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Breguet - Classique Hora Mundi 5727

Breguet Classique Hora Mundi 5727

Breguet introduces a new interpretation of its truly unique dual time watch: the Classique Hora Mundi 5727.

Unveiled in 2011, the Classique Hora Mundi by Breguet is the first mechanical timepiece with an instant-jump time-zone display system with synchronised date, day/night and city indications. Breguet is now introducing a new interpretation of this major timepiece: the Classique Hora Mundi 5727.

In place of a depiction of the globe, the dial of this 2016 edition features a “clou de Paris” hobnailing motif entirely hand-crafted on a silvered gold dial. The 24-hour indicator lhas been adorned with two different types of engine-turning. Its upper part is enhanced with a flame pattern and bears the Breguet inscription, while a cross weave motif graces the lower section stamped with the watch’s serial number. The hours and minutes are displayed by means of the famous Breguet open-tipped hands, which sweep around a chapter ring bearing Roman numerals transferred on a circular satin-brushed surface. The Classique Hora Mundi with its single set of hours and minutes hands and no subdial is unlike other GMT or dual-time watches. Its single pair of hands is linked to a mechanical memory located beneath the dial and capable of keeping track of the time in two time zones. It is thus possible to adjust the time both in one’s place of residence and in another place in the world, and to display one or the other on demand.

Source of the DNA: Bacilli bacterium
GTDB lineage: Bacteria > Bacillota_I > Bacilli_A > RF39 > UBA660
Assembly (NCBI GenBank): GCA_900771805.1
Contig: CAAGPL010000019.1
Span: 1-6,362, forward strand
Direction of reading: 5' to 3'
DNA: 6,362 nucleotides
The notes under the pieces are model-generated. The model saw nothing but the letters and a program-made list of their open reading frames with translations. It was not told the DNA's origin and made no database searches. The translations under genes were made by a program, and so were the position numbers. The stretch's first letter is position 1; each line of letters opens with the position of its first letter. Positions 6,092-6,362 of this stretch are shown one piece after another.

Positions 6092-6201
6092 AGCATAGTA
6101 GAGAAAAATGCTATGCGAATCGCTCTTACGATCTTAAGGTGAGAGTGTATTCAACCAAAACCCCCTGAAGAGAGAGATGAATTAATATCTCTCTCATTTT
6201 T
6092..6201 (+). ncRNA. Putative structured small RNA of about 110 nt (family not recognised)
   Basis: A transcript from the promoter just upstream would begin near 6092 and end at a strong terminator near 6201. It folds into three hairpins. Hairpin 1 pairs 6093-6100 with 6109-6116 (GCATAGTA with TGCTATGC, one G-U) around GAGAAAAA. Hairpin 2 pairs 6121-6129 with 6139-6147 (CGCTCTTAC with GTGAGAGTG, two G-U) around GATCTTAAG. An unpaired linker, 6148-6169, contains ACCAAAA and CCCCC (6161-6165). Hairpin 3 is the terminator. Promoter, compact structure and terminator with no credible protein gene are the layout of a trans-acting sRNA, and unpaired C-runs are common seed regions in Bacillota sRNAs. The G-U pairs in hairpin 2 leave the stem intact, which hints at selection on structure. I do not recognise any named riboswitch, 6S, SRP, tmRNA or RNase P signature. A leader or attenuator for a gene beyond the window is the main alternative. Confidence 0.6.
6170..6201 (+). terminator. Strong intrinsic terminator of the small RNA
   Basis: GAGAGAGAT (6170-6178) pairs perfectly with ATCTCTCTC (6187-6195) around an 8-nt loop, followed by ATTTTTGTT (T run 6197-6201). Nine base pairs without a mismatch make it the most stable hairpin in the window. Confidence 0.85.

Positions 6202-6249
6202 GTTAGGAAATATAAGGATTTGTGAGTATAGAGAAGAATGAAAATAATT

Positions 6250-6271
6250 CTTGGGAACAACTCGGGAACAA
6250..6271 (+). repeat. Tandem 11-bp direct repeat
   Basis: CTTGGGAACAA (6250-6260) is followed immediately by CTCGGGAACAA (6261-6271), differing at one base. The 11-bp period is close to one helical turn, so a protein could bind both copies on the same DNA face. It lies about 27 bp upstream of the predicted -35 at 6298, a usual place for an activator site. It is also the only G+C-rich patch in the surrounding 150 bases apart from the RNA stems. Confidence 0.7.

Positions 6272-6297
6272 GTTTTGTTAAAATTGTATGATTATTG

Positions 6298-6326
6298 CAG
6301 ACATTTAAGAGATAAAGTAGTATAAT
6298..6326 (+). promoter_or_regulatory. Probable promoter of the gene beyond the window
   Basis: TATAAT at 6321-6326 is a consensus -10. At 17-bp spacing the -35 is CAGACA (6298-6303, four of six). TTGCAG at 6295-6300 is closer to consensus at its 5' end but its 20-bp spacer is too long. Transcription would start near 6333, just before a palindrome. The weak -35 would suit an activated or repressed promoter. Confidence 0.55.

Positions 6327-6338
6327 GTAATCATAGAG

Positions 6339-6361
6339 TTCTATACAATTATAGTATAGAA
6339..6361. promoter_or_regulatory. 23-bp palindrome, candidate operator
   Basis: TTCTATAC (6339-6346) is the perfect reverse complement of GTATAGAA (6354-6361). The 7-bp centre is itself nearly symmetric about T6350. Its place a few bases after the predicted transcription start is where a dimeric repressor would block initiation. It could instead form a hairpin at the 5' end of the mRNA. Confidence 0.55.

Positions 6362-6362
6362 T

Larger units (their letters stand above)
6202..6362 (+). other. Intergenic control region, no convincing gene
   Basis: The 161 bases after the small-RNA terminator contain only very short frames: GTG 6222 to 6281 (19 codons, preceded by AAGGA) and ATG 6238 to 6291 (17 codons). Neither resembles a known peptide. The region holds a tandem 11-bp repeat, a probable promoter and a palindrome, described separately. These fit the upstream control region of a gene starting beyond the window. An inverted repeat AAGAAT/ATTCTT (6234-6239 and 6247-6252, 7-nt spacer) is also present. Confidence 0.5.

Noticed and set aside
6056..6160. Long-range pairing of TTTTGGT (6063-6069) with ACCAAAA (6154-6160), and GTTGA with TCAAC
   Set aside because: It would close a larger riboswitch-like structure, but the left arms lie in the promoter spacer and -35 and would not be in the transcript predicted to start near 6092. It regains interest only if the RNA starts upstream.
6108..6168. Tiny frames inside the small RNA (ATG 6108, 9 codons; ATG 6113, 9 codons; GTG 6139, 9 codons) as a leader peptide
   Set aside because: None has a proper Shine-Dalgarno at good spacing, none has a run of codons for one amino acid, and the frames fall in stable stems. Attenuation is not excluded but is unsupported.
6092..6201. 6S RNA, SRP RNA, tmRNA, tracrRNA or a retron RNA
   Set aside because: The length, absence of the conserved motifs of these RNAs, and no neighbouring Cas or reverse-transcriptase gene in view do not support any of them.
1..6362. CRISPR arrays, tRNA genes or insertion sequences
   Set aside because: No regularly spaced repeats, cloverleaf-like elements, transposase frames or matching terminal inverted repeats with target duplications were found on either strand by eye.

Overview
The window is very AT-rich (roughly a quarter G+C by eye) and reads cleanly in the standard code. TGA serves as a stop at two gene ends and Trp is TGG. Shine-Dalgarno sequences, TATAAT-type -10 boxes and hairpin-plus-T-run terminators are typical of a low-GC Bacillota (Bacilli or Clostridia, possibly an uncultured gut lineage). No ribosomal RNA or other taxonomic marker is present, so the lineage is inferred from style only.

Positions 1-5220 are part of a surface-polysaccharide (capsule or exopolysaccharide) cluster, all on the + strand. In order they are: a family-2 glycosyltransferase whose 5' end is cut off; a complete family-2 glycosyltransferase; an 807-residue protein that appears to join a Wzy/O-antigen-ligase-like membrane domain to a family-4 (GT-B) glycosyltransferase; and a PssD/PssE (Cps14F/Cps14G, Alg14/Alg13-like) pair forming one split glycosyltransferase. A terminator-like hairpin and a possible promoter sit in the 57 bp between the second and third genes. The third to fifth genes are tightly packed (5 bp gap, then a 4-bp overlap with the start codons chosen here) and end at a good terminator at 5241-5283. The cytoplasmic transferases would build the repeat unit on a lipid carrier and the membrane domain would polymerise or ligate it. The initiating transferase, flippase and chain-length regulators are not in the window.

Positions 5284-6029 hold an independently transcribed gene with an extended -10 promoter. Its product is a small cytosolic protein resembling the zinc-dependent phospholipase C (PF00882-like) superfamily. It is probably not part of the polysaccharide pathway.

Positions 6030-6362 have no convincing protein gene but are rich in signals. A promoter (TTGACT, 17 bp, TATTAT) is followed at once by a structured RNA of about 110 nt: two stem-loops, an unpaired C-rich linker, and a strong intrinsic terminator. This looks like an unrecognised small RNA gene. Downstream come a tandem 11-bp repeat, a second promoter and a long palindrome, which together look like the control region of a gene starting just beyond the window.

Breguet Classique Hora Mundi 5727

In order to be truly useful, a watch with multiple time zones must also provide a display of the local date along with information relating to the daytime or nighttime hours in the home time zone. When the Hora Mundi switches from one memorised time to another, the date – synchronised via a “tracking” calendar – along with the day/night or 24-hour indication, are simultaneously adjusted. All this takes place without disturbing the rate of the watch, whose precision is maintained during time-setting by means of a stop-seconds system. The highly original date display is based on a dragging disc appearing through a 12 o’clock aperture able to reveal three successive dates at a time. So as to avoid any confusion when reading off the date, the Breguet watchmakers have complemented the dragging system with a retrograde hand. The latter is hidden beneath the dial and tipped by a protruding circle that frames the current date as soon as it appears in the left- hand part of the aperture and follows it throughout the day until it disappears to the right of the aperture. At midnight, the hand bearing the circle jumps to return to the left-hand side of the aperture and frame the date of the new day that is beginning.

The Classique Hora Mundi is powered by the calibre 777 with a silicon escapement, equipped with an additional module. Four patent applications were filed when it was designed. The first was for a timepiece comprising a mechanism with two time zones; the second covered the display of a time zone on demand via the main set of hands; the third was for a programmable and reprogrammable mechanical memory wheel for a timepiece; and the last for a mechanism for displaying a temporal dimension by means of a dragging hand.

 

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Breguet’s archives, kept in Switzerland and in Paris, record the developments that have sustained Breguet watchmaking for more than two centuries. The firm is committed to remaining ahead of its time with a flow of inventions and improvements.

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